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Well, mourning is over and it’s time to move forward. Our once shady yard is now nearly full sun, thanks to the emerald ash borers that killed six mature ash trees in our yard. We have been gradually working at getting them down, but the last two years we’ve so enjoyed easily observing the hummingbirds, finches, chickadees, waxwings and other birds’ behaviors as they perched, courted, fought over territory and scouted for predators from the dead branches. We finally decided they had to come down and spent this weekend working at it. Since we enjoy watching the hummers so much, we’ve decided to leave the trunks and use them as structures for flowering vines. I’m really thinking about trumpet vine or wisteria, but am nervous about their thug-like natures. (One good thing – the trunks are not near the house or shed.) I’d also like to find something that would cover the trunks and bloom in the next two years. Our soil is sandy and with a neutral pH, maybe a tick or two into slightly alkaline. What would some of our more experienced MGs advise?

emerald ash borer damage

I'm seeing the potential...

.)

...or at least trying to.

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Here’s a great tool offered from the Texas AgriLife Extension Service, Texas A&M System.  This is a great pictorial tool for tomato problems.  Just click on the link (or copy and past).

http://aggie-horticulture.tamu.edu/publications/tomatoproblemsolver/

The website also has a guide for cucurbit problems.  I suggest you browse the site for other sources of information.

 

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This week, we have some lovely photos Georgeann took during her vacation. I can almost feel what this morning was like! Georgeann writes, “A foggy day in London town? No,  just a view from our pop-up camper in Norris Dam State Park south of Knoxville TN.”

Linda documented the outstanding color of her hibiscus growing along with Clematis and Mandevilla.

My bluebird box has an interesting inhabitant. I noticed him shortly after the second clutch of baby bluebirds fledged. He’s been there ever since.

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1  Children’s Garden 1 – In the Fall of 2005 when Jennie asked me to help her with the “Children’s Orchard,” I said “Sure, where is it?” She led me to that awful place along the field edge behind the storage area and the disposal tanks. After completing some much-needed clean-up, Jennie asked me if I would consider renovating the garden.  I worked on the design that Winter and with the help of a man and his truck (my husband Calvin) installed the 3 initial hardscape elements that would define the tiny space.
2  Children’s Garden 2 – Stella Kirby popped by the new “Children’s Garden” one evening in May of 2006 and helped me plant the 11 White Chiffon Rose of Sharon.  As the small garden grew, Stella continued to help in the garden and she and I became good friends.
3  Children’s Garden 3 – At the end of the first year, the little garden was taking shape.  The Rose of Sharon bloomed into September and the Hyacinth runner beans made a spectacular show covering the re-bar tunnel.
4  Children’s Garden 4 – In 2007 hundreds of marigolds and sunflowers filled the garden.  Several Master Gardeners started 10 varieties of dwarf sunflowers for the garden – small enough for smallest of garden visitors to enjoy.  Jennie suggested expanding the little garden along the field edge.
5  Children’s Garden 5 – By November 2007, with the help of many Master Gardeners’ hands, the expansion was completed.  A new path and a stone bridge were installed.
6  Children’s Garden 6 – Year three was an explosion of annual color.  The thymes were taking hold, softening the edges of the paths and giving off wonderful fragrances.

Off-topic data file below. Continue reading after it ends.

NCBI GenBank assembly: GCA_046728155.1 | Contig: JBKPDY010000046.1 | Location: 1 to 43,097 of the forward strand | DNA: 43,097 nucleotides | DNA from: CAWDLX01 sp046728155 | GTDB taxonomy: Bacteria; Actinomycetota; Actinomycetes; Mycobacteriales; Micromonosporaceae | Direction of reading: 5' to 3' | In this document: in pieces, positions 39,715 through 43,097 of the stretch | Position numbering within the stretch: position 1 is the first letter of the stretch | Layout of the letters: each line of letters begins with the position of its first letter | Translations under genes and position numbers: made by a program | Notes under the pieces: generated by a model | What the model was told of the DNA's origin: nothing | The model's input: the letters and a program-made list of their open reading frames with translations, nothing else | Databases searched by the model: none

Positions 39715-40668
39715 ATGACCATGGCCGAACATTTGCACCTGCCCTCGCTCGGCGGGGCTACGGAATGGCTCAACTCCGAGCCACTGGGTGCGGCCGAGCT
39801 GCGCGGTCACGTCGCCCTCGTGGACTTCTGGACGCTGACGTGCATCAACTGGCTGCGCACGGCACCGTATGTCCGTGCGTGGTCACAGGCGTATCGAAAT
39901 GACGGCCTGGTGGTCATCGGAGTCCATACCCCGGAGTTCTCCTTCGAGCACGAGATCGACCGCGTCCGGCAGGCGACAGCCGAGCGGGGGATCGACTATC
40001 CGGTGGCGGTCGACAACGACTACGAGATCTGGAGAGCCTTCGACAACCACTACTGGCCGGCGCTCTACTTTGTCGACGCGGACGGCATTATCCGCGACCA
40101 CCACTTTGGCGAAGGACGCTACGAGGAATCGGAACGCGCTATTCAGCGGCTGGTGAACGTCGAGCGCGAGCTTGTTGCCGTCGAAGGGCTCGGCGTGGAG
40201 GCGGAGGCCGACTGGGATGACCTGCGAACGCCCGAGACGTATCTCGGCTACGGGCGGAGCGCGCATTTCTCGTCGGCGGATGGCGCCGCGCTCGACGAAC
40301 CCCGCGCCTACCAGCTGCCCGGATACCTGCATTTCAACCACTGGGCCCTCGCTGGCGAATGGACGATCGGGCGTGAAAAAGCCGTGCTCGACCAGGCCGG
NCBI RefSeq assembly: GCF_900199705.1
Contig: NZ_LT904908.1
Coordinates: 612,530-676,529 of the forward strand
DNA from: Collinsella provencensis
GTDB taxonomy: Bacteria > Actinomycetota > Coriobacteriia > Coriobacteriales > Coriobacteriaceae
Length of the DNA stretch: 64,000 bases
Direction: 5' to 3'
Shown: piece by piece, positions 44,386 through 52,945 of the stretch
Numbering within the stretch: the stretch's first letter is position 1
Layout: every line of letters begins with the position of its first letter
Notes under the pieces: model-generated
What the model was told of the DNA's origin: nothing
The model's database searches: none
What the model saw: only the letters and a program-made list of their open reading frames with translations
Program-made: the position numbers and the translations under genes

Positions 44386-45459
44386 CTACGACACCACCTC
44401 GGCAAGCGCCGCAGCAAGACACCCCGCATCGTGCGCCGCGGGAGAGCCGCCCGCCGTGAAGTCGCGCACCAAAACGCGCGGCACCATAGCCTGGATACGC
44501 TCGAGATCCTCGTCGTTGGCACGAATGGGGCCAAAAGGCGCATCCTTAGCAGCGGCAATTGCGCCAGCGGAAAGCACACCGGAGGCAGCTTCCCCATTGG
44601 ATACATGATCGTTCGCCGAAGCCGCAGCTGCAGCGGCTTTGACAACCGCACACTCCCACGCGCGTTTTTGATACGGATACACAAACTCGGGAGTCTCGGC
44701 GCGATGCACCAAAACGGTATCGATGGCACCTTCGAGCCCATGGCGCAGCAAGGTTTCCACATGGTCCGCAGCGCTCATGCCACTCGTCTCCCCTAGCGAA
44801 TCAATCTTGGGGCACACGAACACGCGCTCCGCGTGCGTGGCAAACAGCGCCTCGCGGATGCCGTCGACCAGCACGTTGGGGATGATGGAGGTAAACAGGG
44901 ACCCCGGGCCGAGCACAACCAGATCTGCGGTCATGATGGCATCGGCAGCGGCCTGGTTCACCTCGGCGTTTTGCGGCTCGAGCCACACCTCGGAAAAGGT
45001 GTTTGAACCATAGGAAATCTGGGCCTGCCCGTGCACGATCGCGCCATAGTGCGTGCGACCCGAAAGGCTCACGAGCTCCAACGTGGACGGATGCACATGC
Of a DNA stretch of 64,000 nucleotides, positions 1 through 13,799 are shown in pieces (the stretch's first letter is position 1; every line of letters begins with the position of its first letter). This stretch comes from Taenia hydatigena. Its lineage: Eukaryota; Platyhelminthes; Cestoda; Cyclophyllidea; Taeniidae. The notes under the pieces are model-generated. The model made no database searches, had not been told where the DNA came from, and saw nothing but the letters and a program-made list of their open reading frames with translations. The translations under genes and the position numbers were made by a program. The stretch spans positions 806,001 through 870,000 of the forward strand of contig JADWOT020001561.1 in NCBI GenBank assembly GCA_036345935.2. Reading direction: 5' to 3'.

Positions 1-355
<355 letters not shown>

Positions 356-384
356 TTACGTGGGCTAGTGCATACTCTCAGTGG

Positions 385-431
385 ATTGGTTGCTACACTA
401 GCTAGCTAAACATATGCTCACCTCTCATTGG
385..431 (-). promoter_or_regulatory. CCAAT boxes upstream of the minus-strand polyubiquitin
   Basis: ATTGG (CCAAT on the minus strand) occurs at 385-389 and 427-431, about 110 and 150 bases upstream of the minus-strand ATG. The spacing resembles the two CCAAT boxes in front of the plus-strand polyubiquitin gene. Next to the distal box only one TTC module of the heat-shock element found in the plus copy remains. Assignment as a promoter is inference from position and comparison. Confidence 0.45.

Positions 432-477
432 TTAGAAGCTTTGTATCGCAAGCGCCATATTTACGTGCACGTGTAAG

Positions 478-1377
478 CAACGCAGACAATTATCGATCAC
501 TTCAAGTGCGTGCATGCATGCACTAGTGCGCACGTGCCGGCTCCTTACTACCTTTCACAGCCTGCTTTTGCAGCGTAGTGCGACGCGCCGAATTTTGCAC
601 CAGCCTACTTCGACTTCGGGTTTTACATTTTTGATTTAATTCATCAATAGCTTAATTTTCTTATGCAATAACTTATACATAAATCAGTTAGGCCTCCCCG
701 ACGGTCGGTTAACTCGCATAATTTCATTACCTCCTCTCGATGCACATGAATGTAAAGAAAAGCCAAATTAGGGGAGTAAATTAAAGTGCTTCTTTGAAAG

7  Children’s Garden 7 – Fall clean-up left the garden a blank canvas again for me to contemplate the next growing season during the winter months.
8  Children’s Garden 8 – Stella painted the rock turtles that dot the dry creek bed and hide in the thymes, adding more whimsy to the little garden.
9  Children’s Garden 9 – The garden continues to grow and mature.  The Blue Muffin Viburnum flowered profusely, but failed to hold the much-anticipated blue berries that the birds would have enjoyed.
10  Children’s Garden 10 – The Rose of Sharon, blooming from June through September, are the stars of the garden every year.  The garden hosts many visitors, including my Mom who instilled in me a love of gardening, and my youngest granddaughter, Zoe, who helped me plant annuals this year in the garden.
This little garden has been a joy to me and I hope to all who have visited there.  It would not be as special a place had it not been for all of the wonderful Master Gardeners who have helped each year along the way.   Thank you to all who have contributed to my learning process.  The Children’s Garden has been a true “Work n’ Learn” project for me for the past six years. 

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After attending a program on small fruit given by Jennie Stanger at Monroe Extension several years ago I decided to set aside part of my garden and dedicate it to a couple of rows of strawberries and a row of raspberries.  It was one of the best decisions I ever made!  My love affair with raspberries started with the purchase of 25 (5 plants minimum order) plants from Nourse Farms in 2009, with the variety Caroline (an improved Heritage) being my choice.  Nourse is a great supplier and they have a very informative and colorful website which takes much of the guess out of choosing a variety, planting, harvesting and caring for your plants.

The first spring of planting those wooden looking sticks in the ground it didn’t look very promising.  As that year progressed new plants started appearing in the rows between the “sticks” and by fall I even picked a few handfuls of raspberries.  The next year the row had pretty much filled in and I was in business.  The photos are of 3 years after planting – one 30′ row of about 18 plants (I shared extras) gives me all the raspberries I could want.  So far this year I have made 3 batches of jam, 8 pies and shared with my daughter and her family for smoothies and cereal.  I am picking about 5 quarts every other day and the season is only about half over.

I hope by sharing my story and seeing these photos you will be encouraged to try dedicating an area for raspberries.